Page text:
So, I'd suggest that you instead focus on clients as "the problem", not lawyers. If we didn't have so many people wanting to sue over this or that, pursue silly or frivolous actions, etc., lawyers would attract far less attention and would have a far better reputation.


Mate , i am futile and inane and yet you still keep replying to me , i hope you feel better soon.
And your rationale blaming lawyers bad reputation on their clients is freakin hilarious , maybe if lawyers did not have Adds on TV encouraging people to sue for BS reasons ,then just maybe people might sue less for BS reasons
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The Real war is not between the east and the west. The real war is between intelligent and stupid people.

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That men do not learn very much from the lessons of history is the most important of all the lessons that history has to teach.

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#156 literaphile

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Posted 23 April 2013 - 07:54 AM

"Our" legal system? I'm American, dude. Canadian court proceedings are meaningless to me.


This is a Canadian website. I'm a Canadian lawyer. Your legal proceedings are irrelevant to me.
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#157 Scott Hartnell's Mane

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Posted 23 April 2013 - 07:55 AM

This is a Canadian website. I'm a Canadian lawyer. Your legal proceedings are irrelevant to me.


Yeah...there's no unwritten rule that says "Only Canadians May Post On CDC"

Edited by debluvscanucks, 23 April 2013 - 08:38 AM.

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Well I tell you what Heretic..if Tim Tebow becomes Terry Bradshaw I will shave off all my hair, convert to Christianity, go into the ministry and become a preacher.


#158 Buddhas Hand

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Posted 23 April 2013 - 08:03 AM

This is a Canadian website. I'm a Canadian lawyer. Your legal proceedings are irrelevant to me.


One thing that seems irrelvant to lawyers the world over is justice , all lawyers are interested in is the letter of the law and this often fails to provide justice.
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The Real war is not between the east and the west. The real war is between intelligent and stupid people.

Marjane Satrapi

tony-abbott-and-stephen-harper-custom-da

That men do not learn very much from the lessons of history is the most important of all the lessons that history has to teach.

Aldous Huxley.


#159 The Arrogant Worms

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Posted 23 April 2013 - 08:09 AM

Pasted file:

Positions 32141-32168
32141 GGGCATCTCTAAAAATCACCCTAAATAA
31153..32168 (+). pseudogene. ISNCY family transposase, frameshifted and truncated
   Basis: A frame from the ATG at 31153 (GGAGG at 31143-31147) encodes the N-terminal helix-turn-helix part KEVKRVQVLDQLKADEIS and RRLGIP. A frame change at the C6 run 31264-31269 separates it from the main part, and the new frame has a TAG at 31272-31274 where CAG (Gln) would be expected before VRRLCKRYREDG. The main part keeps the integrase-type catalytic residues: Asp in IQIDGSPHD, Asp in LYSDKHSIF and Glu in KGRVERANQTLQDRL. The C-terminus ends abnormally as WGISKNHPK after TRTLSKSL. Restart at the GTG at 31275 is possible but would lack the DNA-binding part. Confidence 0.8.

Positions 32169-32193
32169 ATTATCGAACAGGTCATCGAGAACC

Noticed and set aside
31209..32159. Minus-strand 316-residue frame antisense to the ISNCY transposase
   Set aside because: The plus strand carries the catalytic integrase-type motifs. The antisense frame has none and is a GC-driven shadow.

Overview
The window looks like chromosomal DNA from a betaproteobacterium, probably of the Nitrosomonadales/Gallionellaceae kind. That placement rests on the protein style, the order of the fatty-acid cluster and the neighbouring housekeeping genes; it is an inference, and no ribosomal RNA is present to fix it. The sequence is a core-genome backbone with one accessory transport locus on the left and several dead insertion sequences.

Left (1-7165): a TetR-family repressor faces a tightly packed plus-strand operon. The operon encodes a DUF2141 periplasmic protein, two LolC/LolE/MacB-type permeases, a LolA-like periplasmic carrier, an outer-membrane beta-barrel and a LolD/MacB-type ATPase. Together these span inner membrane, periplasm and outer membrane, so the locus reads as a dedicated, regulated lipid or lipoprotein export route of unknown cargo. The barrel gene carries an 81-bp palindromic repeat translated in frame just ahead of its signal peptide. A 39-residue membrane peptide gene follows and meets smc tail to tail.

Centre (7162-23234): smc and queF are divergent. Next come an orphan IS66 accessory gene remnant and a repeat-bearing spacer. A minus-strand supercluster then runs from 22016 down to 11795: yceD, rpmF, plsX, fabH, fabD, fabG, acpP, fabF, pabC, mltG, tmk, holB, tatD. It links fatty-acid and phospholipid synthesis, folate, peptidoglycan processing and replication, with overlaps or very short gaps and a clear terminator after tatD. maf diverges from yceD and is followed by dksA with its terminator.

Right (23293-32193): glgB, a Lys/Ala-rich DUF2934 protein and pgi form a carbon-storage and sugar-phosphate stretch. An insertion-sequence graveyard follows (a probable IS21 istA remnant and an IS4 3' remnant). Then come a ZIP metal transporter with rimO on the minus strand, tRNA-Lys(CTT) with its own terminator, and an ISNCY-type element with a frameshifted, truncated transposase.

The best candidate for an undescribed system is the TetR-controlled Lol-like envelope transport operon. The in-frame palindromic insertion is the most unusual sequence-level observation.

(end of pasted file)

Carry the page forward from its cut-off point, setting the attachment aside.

What is it like to be so bitter anyways?
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#160 aeromotacanucks

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Posted 23 April 2013 - 08:11 AM

This is a Canadian website. I'm a Canadian lawyer. Your legal proceedings are irrelevant to me.


typical lawyer. always thinking he/she is better than anybody...
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Shup up and fly! you´re not payed to think, you´re payed to fly!

#161 Buddhas Hand

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Posted 23 April 2013 - 08:22 AM

What is it like to be so bitter anyways?


I do not know , i live an incredibly good life , doing something i love most days , but this does not stop me from pointing out and providing evidence that lawyers are despised.
And if you had seen the person you love the most driven almost to despair by a corrupt lawyer , TWICE , i do not think you would be a happy camper.

Edited by The Ratiocinator, 23 April 2013 - 08:23 AM.

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The Real war is not between the east and the west. The real war is between intelligent and stupid people.

Marjane Satrapi

tony-abbott-and-stephen-harper-custom-da

That men do not learn very much from the lessons of history is the most important of all the lessons that history has to teach.

Aldous Huxley.


#162 debluvscanucks

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Posted 23 April 2013 - 08:38 AM

NOTE: this thread is NOT an excuse for a barrage of personal attacks so please, stick to the topic at hand (which was simply asking for positive feedback/advice). If you have nothing to offer in that respect then please don't bother.

Warnings will be issued from this point on...
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#163 Buddhas Hand

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Posted 23 April 2013 - 08:55 AM

Let us be clear i never personally attacked anyone ,unless calling some one a drip constitutes a personal attack on this forum.
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The Real war is not between the east and the west. The real war is between intelligent and stupid people.

Marjane Satrapi

tony-abbott-and-stephen-harper-custom-da

That men do not learn very much from the lessons of history is the most important of all the lessons that history has to teach.

Aldous Huxley.


#164 literaphile

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Posted 23 April 2013 - 09:02 AM

I do not know , i live an incredibly good life , doing something i love most days , but this does not stop me from pointing out and providing evidence that lawyers are despised.
And if you had seen the person you love the most driven almost to despair by a corrupt lawyer , TWICE , i do not think you would be a happy camper.


So from the actions of "a" corrupt lawyer you conclude that they're all bad?

I was misdiagnosed by a doctor once. Hence, all doctors are idiots.
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#165 La Mauviette75

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Posted 23 April 2013 - 09:59 AM